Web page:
Essex Business School sat down with the Head of Start-Up Support at the University of Essex, Andy Mew, to get advice for students on how to pitch your business idea to investors.
It’s important as a business owner to create a pitch because you often know what you do but when you’re asked to explain it you can struggle to put it in a way that other people understand.
Creating a business pitch helps you to simply, and easily, tell people what you do and how it could help them.
An elevator pitch is a short, punchy and persuasive sixty second verbal presentation of your business, its core values, the problem you’re solving, and why people should be interested in what you do. Where possible, it should end with a call-to-action from the individual/group you’re presenting to.
You should practice it often because it will give you confidence and – the better the delivery – the more you will impress the audience. You should also practice because sixty seconds goes a lot quicker than you think and you don’t want to run out of time without telling people crucial information.
For me the five key aspects should cover you introducing yourself, the need for your product/service, the approach you take to deliver this, the key benefits, and the competition.
Demonstrating these is a great way to show your expertise. It also shows awareness of other people operating in your area, allowing you to define what’s different – and better – about your business than theirs.
I don’t think any business is ever truly ‘complete’. They all look to grow, scale and establish themselves in new or bigger markets. They constantly evolve.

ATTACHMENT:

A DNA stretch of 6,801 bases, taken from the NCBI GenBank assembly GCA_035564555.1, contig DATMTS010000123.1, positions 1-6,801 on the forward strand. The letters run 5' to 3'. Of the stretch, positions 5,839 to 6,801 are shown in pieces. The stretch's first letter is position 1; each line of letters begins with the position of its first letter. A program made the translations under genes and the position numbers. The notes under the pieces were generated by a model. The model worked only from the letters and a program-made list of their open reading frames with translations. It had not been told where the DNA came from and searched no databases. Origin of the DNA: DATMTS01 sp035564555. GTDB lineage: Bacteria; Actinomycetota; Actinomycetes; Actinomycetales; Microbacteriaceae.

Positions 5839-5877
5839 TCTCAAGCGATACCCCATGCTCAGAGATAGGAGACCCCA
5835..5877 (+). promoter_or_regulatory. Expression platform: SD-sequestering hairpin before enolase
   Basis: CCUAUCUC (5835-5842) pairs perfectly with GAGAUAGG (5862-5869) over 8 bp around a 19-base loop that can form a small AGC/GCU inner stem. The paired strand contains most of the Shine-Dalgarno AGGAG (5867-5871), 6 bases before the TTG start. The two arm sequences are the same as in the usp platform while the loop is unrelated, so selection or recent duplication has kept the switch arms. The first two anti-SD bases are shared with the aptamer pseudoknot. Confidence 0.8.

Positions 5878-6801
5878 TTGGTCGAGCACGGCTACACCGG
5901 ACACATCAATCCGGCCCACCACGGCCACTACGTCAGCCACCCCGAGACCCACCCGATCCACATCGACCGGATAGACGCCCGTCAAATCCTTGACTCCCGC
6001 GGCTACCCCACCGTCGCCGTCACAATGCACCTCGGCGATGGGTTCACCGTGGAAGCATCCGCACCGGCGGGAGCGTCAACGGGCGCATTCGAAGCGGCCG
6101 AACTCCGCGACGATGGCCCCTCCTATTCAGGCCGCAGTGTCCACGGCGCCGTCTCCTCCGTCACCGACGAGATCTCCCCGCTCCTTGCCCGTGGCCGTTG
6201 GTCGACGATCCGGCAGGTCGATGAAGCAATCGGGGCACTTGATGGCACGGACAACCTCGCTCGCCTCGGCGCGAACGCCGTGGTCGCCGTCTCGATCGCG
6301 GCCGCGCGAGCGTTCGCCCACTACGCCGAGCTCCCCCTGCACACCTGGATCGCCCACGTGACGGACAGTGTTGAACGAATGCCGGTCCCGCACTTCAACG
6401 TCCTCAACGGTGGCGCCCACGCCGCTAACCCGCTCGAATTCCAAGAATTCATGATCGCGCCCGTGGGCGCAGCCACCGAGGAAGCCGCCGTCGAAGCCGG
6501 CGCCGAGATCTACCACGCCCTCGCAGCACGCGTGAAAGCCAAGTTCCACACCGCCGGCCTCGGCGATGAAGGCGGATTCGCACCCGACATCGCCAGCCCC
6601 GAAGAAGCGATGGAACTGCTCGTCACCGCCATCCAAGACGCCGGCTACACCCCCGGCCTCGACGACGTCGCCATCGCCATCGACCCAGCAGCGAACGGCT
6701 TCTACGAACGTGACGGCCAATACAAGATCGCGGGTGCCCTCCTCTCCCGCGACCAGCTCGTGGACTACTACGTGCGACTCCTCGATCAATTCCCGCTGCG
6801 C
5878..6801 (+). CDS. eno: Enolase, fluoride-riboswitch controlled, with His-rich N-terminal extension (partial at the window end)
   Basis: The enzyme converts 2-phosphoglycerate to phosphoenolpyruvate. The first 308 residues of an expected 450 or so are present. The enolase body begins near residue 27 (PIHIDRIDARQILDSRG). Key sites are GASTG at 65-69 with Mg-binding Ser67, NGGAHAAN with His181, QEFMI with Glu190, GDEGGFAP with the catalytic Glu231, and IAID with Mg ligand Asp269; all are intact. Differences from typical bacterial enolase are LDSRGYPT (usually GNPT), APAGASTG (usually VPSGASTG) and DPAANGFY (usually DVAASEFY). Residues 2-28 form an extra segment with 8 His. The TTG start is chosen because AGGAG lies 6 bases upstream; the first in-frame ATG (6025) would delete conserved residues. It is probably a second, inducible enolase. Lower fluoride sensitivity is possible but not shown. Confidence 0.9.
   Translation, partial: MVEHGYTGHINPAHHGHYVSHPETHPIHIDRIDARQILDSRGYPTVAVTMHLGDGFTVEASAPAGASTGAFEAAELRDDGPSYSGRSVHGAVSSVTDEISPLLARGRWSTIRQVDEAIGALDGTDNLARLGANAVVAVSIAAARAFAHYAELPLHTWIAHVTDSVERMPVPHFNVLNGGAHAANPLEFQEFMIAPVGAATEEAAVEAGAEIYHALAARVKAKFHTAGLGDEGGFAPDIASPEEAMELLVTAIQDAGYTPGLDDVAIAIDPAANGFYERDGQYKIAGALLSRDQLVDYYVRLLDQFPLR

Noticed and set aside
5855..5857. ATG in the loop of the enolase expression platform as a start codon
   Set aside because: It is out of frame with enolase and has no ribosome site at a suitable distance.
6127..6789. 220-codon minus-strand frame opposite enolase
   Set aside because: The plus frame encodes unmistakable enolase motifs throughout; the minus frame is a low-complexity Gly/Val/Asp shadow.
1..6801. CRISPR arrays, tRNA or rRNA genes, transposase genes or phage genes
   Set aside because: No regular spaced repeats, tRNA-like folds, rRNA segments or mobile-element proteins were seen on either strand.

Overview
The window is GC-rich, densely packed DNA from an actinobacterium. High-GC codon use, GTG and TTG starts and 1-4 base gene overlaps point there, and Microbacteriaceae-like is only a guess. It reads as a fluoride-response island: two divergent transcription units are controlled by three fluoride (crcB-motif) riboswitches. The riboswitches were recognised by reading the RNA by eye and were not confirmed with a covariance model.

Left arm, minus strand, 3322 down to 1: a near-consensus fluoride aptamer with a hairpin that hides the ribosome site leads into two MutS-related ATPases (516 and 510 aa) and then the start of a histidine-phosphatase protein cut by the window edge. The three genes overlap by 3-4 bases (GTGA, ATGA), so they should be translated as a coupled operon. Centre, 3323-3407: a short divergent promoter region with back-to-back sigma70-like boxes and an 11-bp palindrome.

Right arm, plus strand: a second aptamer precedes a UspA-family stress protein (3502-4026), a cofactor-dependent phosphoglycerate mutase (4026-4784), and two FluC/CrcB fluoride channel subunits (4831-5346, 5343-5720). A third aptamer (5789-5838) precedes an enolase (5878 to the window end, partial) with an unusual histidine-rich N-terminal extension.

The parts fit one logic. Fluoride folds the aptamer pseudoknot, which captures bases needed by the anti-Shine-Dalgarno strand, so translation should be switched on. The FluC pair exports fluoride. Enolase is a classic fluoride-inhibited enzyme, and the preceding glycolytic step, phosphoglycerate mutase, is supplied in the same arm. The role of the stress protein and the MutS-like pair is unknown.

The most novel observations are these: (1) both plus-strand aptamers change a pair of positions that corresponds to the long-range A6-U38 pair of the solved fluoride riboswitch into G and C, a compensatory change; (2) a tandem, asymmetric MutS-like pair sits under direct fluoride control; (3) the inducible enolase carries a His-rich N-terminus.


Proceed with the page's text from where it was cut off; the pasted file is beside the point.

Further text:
The key thing is to be honest but also to ensure you’ve done the minimum required to ensure your pitch is about a viable business that is up and running – or will be shortly – with a solution that people can take advantage of.
If you need to, use a ‘revision card’ and put the key bullet points on it to ensure you cover the relevant points, and make sure you’ve got business cards or any useful handouts for people who ask for them afterwards. Don’t be afraid to follow-up conversations by asking if someone’s on LinkedIn and connecting with them.
If there’s someone you know in the audience, ask for feedback. Nobody’s perfect and you can always be better when it comes to pitching.
The biggest mistake I see people make when it comes to their pitch is saying “There is no one else doing this right now.” Quite often that’s not the case and the simplest way to find this out is to do a quick Google search.
When doing research you should look at a wide-range of resources – search engines, social media, ask friends or family etc. Make sure you’ve done enough research to feel confident about the key pillars of your business.
Relax. People want to hear what you have to say, especially if your business can solve a problem for them. Take your time, be polite and professional, but make it feel like it’s a conversation.
People hate ‘hard-selling’ but if you practice your pitch, practice your delivery, and show that you enjoy what you do, that will come through and the right people will seek you out for follow-up conversations.
Communications and Engagement Manager, University of Essex
Hanna is the Communications and Engagement Manager for the Library and Cultural Services at Essex, specialising in the Arts. Hanna is an experienced communications and marketing professional and illustrator and has been a staff member at the University of Essex since 2016.